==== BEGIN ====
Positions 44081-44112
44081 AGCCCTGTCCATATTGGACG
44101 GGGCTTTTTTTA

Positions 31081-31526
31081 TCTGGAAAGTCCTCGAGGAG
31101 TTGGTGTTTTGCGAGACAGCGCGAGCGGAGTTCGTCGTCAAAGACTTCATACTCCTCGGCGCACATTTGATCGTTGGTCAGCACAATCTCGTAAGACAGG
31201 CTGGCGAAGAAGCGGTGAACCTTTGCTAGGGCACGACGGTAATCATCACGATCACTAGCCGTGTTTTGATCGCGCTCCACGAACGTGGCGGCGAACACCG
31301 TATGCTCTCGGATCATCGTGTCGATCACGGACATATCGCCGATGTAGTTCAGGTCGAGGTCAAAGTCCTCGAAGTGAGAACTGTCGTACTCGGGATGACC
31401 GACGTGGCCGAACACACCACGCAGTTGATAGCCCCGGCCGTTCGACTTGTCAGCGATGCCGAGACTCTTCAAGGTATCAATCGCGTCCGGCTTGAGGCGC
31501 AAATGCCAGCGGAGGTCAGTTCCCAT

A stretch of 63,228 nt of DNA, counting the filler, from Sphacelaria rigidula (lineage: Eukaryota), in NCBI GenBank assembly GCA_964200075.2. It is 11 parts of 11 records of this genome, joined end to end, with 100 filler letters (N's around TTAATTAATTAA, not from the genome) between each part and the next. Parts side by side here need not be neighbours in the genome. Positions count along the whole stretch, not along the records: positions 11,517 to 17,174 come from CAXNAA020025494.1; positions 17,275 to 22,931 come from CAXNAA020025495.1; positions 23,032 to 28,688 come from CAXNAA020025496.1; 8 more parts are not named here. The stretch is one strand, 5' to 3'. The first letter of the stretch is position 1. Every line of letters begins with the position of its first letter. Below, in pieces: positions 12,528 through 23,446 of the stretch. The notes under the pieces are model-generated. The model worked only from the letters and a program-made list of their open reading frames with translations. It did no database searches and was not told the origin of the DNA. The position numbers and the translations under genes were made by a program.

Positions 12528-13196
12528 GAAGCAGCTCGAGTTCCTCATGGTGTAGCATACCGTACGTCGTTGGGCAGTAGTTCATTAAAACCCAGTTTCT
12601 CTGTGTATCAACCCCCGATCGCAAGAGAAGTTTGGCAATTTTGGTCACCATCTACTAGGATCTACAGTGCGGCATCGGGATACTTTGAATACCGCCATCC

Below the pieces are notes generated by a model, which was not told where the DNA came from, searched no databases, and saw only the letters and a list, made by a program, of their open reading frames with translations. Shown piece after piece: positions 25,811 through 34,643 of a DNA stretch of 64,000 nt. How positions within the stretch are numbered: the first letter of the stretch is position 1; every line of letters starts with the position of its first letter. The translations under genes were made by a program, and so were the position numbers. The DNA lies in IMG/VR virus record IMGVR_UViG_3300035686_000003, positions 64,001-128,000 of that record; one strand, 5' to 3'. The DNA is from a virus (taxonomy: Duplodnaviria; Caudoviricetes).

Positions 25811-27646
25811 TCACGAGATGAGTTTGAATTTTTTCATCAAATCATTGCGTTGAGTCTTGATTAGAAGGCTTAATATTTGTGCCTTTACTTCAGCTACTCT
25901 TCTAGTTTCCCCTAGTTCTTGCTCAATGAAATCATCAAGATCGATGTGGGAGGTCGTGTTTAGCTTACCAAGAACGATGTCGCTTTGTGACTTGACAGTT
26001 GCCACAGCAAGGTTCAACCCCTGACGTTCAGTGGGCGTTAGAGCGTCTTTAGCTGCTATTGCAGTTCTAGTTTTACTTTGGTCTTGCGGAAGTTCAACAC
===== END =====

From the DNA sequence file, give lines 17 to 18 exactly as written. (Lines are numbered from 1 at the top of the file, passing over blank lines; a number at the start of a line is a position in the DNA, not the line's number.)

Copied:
25811 TCACGAGATGAGTTTGAATTTTTTCATCAAATCATTGCGTTGAGTCTTGATTAGAAGGCTTAATATTTGTGCCTTTACTTCAGCTACTCT
25901 TCTAGTTTCCCCTAGTTCTTGCTCAATGAAATCATCAAGATCGATGTGGGAGGTCGTGTTTAGCTTACCAAGAACGATGTCGCTTTGTGACTTGACAGTT